On the occasion of the ninth anniversary of the launch of the iPhone, former Apple PR leader Natalie Kerris tweeted (she works at Twitter now, of course she tweeted) a link to a YouTube video collecting angry Steve Jobs keynote moments. What a shot of nostalgia.
Famously, Steve Jobs could really get mad when out of the public eye. On stage he was generally quite genial, but from time to time Steve really would get visibly mad on stage. A few times it was quite memorable.
A camera-throwing highlight
At Macworld Expo New York in the summer of 2001, Jobs and Apple presented a Keynote that won't go down as one of the industry's finest. The highlight-and the part that made the reel of Steve's greatest angry public moments-was the failure of a digital camera. Or as Macworld's Philip Michaels wrote afterward:
"When folks file away Macworld Expo 2001, New York Edition, into their noggins, the lasting image probably won't be Steve Jobs pointing with pride to the new QuickSilver G4 casings or developer after developer taking the stage to sing the praises of Mac OS X. Instead, there's a good chance that the defining moment of the Wednesday keynote could be the sight of an irritated Jobs tossing a digital camera to an unseen assistant after the confounded thing-the camera, that is, and not the assistant-failed to cooperate in a demo of OS X 10.1's new built-in support for digital cameras."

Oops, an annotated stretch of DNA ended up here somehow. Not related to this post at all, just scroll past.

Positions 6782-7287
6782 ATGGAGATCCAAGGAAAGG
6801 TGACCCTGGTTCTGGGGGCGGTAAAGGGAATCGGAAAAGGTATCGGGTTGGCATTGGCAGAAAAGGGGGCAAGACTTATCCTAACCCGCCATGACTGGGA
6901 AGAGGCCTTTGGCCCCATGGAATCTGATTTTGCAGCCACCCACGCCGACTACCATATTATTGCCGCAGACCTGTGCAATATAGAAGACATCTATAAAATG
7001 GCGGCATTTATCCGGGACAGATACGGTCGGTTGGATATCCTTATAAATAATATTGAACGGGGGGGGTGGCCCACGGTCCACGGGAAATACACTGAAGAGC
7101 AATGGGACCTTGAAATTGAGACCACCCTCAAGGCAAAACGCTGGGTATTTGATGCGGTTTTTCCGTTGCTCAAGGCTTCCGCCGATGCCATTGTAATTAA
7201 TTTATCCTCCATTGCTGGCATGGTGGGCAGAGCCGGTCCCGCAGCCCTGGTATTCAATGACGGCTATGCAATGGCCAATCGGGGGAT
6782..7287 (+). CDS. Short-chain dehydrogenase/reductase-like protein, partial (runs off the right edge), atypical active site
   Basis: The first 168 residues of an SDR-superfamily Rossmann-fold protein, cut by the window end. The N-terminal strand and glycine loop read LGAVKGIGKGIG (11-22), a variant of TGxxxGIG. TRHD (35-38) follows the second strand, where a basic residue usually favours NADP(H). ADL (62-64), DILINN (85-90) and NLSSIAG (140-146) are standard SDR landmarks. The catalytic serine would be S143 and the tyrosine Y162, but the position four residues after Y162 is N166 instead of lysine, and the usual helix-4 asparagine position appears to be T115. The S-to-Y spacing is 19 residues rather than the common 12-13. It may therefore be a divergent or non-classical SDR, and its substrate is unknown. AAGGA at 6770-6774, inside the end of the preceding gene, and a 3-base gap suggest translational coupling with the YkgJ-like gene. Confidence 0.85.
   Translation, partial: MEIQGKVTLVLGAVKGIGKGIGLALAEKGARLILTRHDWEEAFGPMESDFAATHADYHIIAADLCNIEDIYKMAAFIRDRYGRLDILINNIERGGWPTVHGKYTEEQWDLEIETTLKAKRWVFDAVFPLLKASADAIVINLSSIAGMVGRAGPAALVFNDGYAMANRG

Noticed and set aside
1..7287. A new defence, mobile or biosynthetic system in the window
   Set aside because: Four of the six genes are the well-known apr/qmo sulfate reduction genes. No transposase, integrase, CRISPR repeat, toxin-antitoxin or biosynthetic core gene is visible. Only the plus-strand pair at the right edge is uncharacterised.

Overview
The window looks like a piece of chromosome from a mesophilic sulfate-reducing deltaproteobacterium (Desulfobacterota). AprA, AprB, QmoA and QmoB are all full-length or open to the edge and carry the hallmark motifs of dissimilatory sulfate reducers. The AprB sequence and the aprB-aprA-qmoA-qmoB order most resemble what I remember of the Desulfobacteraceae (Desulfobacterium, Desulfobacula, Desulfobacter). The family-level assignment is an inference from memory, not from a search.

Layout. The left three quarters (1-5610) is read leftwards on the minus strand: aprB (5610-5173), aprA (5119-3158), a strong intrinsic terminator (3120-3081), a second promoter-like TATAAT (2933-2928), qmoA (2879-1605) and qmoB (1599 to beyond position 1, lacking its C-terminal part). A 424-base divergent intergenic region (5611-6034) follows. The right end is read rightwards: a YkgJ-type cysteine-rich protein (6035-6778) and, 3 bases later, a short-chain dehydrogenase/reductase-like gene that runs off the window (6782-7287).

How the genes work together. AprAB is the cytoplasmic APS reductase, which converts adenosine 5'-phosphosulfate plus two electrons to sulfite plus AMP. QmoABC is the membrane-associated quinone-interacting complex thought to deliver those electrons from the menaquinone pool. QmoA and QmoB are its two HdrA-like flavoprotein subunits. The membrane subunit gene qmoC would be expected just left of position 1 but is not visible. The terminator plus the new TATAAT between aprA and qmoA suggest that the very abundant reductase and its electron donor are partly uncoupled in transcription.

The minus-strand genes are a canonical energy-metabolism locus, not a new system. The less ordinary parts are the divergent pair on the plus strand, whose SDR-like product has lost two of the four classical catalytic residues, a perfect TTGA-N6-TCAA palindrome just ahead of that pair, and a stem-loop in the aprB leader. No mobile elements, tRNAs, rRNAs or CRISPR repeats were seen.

I'd say this has turned out to be accurate. "That time when Steve Jobs threw a digital camera" actually came during a demo of the Image Capture utility, which was added in Mac OS X 10.1. Image Capture is still with us today, and yes, if you attach a digital camera (or plug in the card from a digital camera), you can import media with Image Capture.
Unfortunately, the digital camera didn't turn on. And Steve grew increasingly frustrated, finally tossing it off the stage to OS X product marketing guy Ken Bereskin, who had shouted instructions about how to turn it on at Steve from the front row. Steve later checked in with Bereskin, asking him if he'd gotten it working, only to be told that the camera's batteries had popped out on impact. Image Capture lost its moment in the sun.
Here's Steve, getting ready to throw major shade at Ken Bereskin. And by 'shade,' I mean the camera.
But at least that moment was exciting. The truth is, the 2001 Macworld Expo New York keynote was boring. It's unclear whether Apple intended for there to be more products to show off that ended up not being available at the last minute. (The iPod was a few months away from making its debut.) In those days, one of Apple's largest challenges was getting the existing Mac user base fired up about OS X. Version 10.0 was slow and not really ready for primetime, but OS X 10.1 promised to be a lot better. (I declared it the "good to go" edition when it shipped in September.) A lot of keynote space was devoted to demos of various apps-Office 10, Warcraft III, InDesign-running on OS X.
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